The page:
[Python-ideas] PEP 504: Using the system RNG by default

Nick Coghlan ncoghlan at gmail.com
Wed Sep 16 18:05:53 CEST 2015

On 17 September 2015 at 01:54, Steven D'Aprano <steve at pearwood.info> wrote:
> I propose:
> - The random module's API is left as-is, including the default PRNG.
>   Backwards compatibility is important, code-churn is bad, and there are
>   good use-cases for a non-CSPRNG.
> - We add at least one CSPRNG. I leave it to the crypto-wonks to decide
>   which.
> - We add a new module, which I'm calling "secrets" (for lack of a better
>   name) to hold best-practice security-related functions. To start with,
>   it would have at least these three functions: one battery, and two
>   building blocks:
>   + secrets.token to create password recovery tokens or similar;
>   + secrets.random calls the CSPRNG; it just returns a random number
>     (integer?). There is no API for getting or setting the state,
>     setting the seed, or returning values from non-uniform
>     distributions;
>   + secrets.choice similarly uses the CSPRNG.
> Developers will still have to make a choice: "do I use secrets, or
> random?" If they're looking for a random token (or password?), the
> answer is obvious: use secrets, because the battery is already there.
> For reasons that I will go into below, I don't think that requiring this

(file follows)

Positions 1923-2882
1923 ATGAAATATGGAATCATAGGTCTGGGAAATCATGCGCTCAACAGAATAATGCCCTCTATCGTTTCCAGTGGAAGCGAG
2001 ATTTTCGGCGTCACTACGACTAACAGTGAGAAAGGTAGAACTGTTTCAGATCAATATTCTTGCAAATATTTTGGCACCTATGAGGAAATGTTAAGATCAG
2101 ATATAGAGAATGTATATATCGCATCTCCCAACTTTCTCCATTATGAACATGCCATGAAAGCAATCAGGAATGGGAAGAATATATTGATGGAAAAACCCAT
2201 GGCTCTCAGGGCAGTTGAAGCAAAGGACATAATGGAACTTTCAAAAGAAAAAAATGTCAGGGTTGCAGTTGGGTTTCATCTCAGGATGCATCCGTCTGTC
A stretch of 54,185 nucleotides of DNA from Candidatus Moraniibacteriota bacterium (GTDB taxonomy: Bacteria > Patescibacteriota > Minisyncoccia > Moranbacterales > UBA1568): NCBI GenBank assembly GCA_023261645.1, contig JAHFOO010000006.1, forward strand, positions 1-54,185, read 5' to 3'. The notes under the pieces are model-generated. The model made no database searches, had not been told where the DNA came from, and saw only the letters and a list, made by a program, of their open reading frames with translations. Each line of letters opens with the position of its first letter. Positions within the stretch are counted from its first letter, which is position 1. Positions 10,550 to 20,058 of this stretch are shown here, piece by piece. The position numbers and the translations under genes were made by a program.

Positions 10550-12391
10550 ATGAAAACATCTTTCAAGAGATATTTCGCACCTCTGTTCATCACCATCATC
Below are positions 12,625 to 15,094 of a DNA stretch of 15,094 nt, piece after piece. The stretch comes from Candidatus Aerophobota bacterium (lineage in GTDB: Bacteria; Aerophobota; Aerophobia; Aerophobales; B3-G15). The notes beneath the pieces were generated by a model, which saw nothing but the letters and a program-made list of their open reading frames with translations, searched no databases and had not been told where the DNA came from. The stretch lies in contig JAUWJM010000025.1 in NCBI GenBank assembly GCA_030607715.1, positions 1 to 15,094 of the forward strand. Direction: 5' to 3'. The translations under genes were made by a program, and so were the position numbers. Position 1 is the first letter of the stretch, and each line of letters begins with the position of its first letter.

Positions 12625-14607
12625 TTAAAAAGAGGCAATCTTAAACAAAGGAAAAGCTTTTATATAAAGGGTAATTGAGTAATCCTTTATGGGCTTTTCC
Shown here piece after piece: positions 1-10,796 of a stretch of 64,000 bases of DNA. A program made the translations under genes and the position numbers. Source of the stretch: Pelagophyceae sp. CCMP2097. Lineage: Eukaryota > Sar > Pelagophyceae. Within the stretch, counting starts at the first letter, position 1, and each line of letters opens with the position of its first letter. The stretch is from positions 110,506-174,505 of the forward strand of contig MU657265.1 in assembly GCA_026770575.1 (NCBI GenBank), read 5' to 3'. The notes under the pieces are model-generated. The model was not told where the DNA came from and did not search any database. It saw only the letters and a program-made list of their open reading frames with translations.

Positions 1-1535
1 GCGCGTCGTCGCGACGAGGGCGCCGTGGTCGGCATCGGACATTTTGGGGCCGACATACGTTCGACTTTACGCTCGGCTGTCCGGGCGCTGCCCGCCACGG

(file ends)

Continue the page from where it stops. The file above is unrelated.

> choice is a bad thing. I think it is a *good* thing.
> secrets becomes the go-to module for things you want to keep secret.
> random remains the module you use for games and simulations.
> If there is interest in this proposed secrets module, I'll write up a
> proto-PEP over the weekend, and start a new thread for the benefit of
> those who have muted this one.

Oh, *this* I like (minus the idea of introducing a CSPRNG -
random.SystemRandom will be a good choice for this task).

"Is it an important secret?" is a question anyone can answer, so
simply changing the proposed name addresses all my concerns regarding
having to ask people to learn how to answer a difficult question that
isn't directly related to what they're trying to do.


Nick Coghlan   |   ncoghlan at gmail.com   |   Brisbane, Australia

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